I was lucky to have moved aside before the crowd scattered and I sprinted to my grandmother’s house a few streets away, weeping from bitterness and the burn of tear gas. I remember hearing my family talk about how people had died in the crowd that day, although I didn’t see any myself and the censored television news certainly never spoke of it.
“On trial also is the Nigerian nation …”
Twenty years have passed since Nigeria’s murder of an Ogoni hero, and time has brought the awareness that not all martyrs are saints.
Even in the Niger Delta, the theatre of Saro-Wiwa’s labours as a writer and environmentalist, there is no consensus on the purity of his actions in the struggle that cost his life.
Outside his Ogoni homeland, in the consciousness of wider Nigeria, he was a figure whose importance was mainly due to international recognition. His politics, focused as it was on Rivers State, was regional. His activism, in practice rather than principle, was ethnic.
Where Saro-Wiwa came closest to engaging the general interests of Nigerians was in his writing. This was especially so with the popular TV sitcom Basi and Company, written and produced by him, which was broadcast on the government-owned television network. The catchphrases “to be a millionaire, think like a millionaire” and “Madam the madam” – two jocular expressions often repeated by the rascally Mr B, the main character – have permeated Nigerian lingo, though nowadays few realise they are quoting Ken Saro-Wiwa.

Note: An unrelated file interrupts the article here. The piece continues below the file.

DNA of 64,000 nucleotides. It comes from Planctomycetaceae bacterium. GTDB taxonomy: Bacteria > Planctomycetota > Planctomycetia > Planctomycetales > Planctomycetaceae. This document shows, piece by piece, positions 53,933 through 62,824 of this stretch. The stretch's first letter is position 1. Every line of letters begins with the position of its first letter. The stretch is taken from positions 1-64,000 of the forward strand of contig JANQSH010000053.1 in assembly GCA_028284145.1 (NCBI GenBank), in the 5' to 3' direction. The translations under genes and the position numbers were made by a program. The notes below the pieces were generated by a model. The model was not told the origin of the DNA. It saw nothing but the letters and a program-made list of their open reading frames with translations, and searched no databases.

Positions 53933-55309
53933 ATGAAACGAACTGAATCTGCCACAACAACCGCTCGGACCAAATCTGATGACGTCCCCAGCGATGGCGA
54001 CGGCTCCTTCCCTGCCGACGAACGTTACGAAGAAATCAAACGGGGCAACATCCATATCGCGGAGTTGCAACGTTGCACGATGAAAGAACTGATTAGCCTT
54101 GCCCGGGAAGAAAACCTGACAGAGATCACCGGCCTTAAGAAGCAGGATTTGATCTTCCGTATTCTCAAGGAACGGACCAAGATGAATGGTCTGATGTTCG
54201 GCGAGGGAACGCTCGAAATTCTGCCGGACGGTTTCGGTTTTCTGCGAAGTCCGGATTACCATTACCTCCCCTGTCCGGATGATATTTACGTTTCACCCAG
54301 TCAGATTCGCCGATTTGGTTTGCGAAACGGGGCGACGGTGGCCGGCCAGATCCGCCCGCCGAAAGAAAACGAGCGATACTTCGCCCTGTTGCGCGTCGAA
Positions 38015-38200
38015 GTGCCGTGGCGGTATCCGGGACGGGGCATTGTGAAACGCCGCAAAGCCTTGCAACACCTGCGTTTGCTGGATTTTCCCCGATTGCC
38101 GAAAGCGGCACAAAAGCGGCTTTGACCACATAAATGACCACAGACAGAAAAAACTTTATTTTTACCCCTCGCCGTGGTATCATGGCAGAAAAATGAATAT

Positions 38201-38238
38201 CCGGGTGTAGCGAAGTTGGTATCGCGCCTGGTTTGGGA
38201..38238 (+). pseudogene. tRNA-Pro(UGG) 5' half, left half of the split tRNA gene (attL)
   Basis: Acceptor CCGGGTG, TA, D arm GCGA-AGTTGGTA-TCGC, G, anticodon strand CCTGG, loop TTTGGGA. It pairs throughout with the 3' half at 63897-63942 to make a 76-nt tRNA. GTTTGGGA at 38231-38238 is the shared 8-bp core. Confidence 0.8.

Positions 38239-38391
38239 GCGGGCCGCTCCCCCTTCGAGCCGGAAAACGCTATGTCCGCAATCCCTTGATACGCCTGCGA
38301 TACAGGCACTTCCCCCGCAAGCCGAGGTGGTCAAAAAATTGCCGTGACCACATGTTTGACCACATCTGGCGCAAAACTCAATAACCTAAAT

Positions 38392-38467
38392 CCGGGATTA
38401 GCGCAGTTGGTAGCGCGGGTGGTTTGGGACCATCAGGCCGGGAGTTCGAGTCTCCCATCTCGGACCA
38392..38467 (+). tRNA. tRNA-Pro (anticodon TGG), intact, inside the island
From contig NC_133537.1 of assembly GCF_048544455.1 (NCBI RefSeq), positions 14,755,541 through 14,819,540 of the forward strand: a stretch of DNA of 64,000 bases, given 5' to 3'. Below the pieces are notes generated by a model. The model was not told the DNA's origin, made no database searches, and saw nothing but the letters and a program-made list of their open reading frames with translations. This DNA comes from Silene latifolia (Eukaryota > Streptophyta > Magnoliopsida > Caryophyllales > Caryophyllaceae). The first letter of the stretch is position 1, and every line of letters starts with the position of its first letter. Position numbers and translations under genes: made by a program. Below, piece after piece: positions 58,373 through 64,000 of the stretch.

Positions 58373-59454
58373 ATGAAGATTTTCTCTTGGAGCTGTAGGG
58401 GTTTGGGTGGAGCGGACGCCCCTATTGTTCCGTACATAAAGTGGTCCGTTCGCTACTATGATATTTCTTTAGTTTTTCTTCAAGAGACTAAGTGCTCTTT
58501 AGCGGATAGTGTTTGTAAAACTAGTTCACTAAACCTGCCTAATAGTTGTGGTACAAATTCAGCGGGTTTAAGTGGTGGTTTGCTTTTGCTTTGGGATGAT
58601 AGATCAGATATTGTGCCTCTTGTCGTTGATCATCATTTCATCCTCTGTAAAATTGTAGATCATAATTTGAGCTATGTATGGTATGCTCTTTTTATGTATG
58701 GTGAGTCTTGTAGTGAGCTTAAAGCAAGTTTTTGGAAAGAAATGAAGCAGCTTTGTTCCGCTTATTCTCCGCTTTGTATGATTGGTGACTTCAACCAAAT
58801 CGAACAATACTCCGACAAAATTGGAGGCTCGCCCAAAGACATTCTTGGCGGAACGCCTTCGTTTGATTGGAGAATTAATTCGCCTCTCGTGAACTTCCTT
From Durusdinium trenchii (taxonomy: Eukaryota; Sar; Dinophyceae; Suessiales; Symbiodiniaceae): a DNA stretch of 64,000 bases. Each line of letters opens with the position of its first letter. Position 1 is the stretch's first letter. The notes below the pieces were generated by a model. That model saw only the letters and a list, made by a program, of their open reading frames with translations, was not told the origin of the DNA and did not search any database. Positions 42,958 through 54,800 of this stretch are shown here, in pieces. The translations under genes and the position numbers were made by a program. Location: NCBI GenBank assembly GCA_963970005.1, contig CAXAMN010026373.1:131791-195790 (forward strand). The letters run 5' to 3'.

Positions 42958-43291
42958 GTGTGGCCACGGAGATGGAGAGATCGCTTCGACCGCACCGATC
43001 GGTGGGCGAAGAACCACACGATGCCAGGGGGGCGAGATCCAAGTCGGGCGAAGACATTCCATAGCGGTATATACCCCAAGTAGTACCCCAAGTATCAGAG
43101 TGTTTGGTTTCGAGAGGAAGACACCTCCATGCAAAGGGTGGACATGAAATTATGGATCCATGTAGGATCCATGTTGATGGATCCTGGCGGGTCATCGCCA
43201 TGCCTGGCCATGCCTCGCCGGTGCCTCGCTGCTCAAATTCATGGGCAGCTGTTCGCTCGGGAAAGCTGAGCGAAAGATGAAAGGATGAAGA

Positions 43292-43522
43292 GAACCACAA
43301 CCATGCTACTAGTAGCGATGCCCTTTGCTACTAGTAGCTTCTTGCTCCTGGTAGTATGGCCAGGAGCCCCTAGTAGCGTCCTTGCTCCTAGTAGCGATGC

“I am a man of peace, of ideas”
To many in Ogoniland, Saro-Wiwa gave voice to their aspirations and fought gallantly against their oppressors. He put the agenda of the Ogoni on the international map. Even his critics would agree that he is the most renowned Ogoni person who ever lived, and whenever his name is mentioned, his people will be remembered. He was a man of the people.